5 The Role of Bond Covenants 327 Leal (2001) stated that covenants have suffered changes in Brazilian corporate bonds since The main explanation for this supports attempts at inflation control, started in 1994 by the Brazilian government. Sanvicente (2002) presented a study which showed that corporate bonds are an important resource of funding not only for public companies, but also for companies that do not have stocks traded on the Brazilian stock market. Saito, Sheng and Bandeira (2007) studied how covenants have been used to mitigate agency costs between stockholders and bondholders. They corroborate the work done by Filgueira and Leal (2001) mentioned above, found empirical evidence of looser covenants and showed the purpose of corporate bonds issuance; i.e. the destinations of funding raised and reasons for its issuance, such as increased working capital, operation investments and debt terms. Finally, Silva (2008) applied the hypothesis of optical contractual covenants in the choice of accounting practices. Results demonstrated that the use of covenants has grown in recent years, especially coverage of debt covenants and debt level. Data, Variable Measures and Model We analyzed two databases in order to create our sample. Firstly, it was necessary to collect all available corporate bonds indentures from debentures.com.br, a website maintained by Associação Brasileira das Entidades dos Mercados Financeiros e de Capitais (ANBIMA) which contains detailed information about all corporate bonds issued from 2000 to After excluding corporate bonds issued by financial firms and finance subsidiaries, we obtained an initial sample of 265 indentures. Nevertheless, many companies that issued corporate bonds during this period are not listed on São Paulo Stock Exchange (BM&FBovespa), which is a necessary condition for requiring Brazilian companies to publically disseminate their financial data. We thus ended up with a sample composed of 159 corporate bonds corresponding to 82 Brazilian companies. Accounting data for these companies, such as annual balance sheets and income statements, were collected from the Economatica database. Table 1 shows the main features of the corporate bonds analyzed in this study. Table 1 Characteristics of the Bonds Sample (from 2000 to 2009) unsecured subordinated floating guarantees real guarantees Total No. Of Issues % of Total Number Total offering value ,810,901, ,925,000, ,490,000, ,510,448, ,736,349,794 Convertible Maturity 5 years Maturity>5 years Note. Source: elaborated by the authors. Variable measures For each corporate bond issued, the prospects showed the incidence of many bond-holder protective and issuer restrictive covenants. Covenants were grouped in major categories according to Billet et al. (2007), since there are multiple covenants for each type of restricted activity. We grouped the covenants into 10 categories (Table 2):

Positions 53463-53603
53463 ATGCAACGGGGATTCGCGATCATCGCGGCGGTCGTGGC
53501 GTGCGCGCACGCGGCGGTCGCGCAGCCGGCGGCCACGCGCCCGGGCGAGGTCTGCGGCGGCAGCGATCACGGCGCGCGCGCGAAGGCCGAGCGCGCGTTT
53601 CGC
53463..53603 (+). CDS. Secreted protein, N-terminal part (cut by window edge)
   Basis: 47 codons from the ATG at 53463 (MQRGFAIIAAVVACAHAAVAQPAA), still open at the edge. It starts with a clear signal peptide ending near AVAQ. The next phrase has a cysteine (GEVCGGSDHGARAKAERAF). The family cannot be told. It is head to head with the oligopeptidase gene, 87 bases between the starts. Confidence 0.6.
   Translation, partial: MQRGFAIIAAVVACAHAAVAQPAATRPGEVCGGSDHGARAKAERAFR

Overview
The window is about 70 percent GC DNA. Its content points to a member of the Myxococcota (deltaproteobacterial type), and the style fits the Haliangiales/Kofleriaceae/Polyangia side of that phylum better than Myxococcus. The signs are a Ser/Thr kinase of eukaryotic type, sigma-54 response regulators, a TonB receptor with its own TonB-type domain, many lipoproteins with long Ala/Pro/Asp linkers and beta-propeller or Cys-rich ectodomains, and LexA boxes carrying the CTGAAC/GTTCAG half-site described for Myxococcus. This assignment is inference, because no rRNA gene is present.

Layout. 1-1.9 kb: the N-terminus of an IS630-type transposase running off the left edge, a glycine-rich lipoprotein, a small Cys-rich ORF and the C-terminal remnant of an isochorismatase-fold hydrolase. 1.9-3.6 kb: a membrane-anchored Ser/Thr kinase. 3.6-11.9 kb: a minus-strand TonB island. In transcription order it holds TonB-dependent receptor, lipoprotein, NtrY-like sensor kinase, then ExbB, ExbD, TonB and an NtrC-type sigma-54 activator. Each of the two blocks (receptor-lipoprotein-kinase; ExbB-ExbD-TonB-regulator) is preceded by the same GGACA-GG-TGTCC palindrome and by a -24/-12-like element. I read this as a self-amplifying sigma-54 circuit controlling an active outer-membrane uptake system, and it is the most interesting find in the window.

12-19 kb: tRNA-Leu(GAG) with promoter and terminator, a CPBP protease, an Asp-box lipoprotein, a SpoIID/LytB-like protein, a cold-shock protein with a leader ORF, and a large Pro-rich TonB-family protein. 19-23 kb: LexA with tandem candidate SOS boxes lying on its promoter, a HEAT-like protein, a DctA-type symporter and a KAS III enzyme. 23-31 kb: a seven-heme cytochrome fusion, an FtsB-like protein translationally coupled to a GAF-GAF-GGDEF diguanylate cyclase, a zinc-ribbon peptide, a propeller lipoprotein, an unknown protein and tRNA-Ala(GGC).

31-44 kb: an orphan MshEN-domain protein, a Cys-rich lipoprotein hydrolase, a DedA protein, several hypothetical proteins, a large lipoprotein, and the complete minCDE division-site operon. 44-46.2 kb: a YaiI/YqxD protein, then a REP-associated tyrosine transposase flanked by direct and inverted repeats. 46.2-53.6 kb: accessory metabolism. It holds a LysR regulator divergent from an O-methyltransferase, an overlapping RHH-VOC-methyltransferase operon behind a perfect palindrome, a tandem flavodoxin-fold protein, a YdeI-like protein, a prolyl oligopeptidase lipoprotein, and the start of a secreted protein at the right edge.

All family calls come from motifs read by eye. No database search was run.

6 V. A. B. Silva, R. Saito, F. C. Barbi 328 Table 2 Covenants Number Description 1 Accounting-based restrictions 2 Dividend restrictions 3 Reduction of capital 4 Liquidation, dissolution or bankruptcy 5 Change in core business 6 Change in company s structure 7 Transfer of or change in issuer s control 8 Sale, disposal or transfer of assets 9 Default 10 Problems with legal obligations and environmental permits Note. Source: elaborated by the authors. Detailed explanation of each covenant can be found in Appendix A. Appendix B shows the proportion of each covenant in our sample. We also checked the incidence of each covenant in the corporate bonds according to its classification, secured corporate bonds with real guarantees, floating guarantees, unsecured and subordinated corporate bonds in Table 3. It is easy to see that Covenants 4 (Liquidation, dissolution or bankruptcy) and 9 (default) have high incidences in all indentures. Covenant 7 (Transfer or change in issuer s control) also have high use between the indentures. Indeed, the covenants used the most are related to financial concerns in the analysis of risk prevention by the investor in the loan agreement. One important observation is highlighted in the transfer of control (Covenant 7) and also in the possibilities of mergers and acquisitions (Covenant 6 Change in company s structure). These covenants are often used together in the indentures. So, information about cash flow and finance and investment decisions seem to be relevant to investors. Table 3 Covenants in Each Corporate Bond Classification Unsecured Subordinated Covenant Yes No % of total (102) Yes No % of total (20) Accounting Based Restrictions Dividend Restrictions Reduction of Capital Liquidation, Dissolution or Bankruptcy Change in Core Business Change in Company s Structure Transfer of or Change in Issuer s Control Sale, Disposal or Transfer of Assets Default Problems With Legal Obligations and Environmental Permits Continues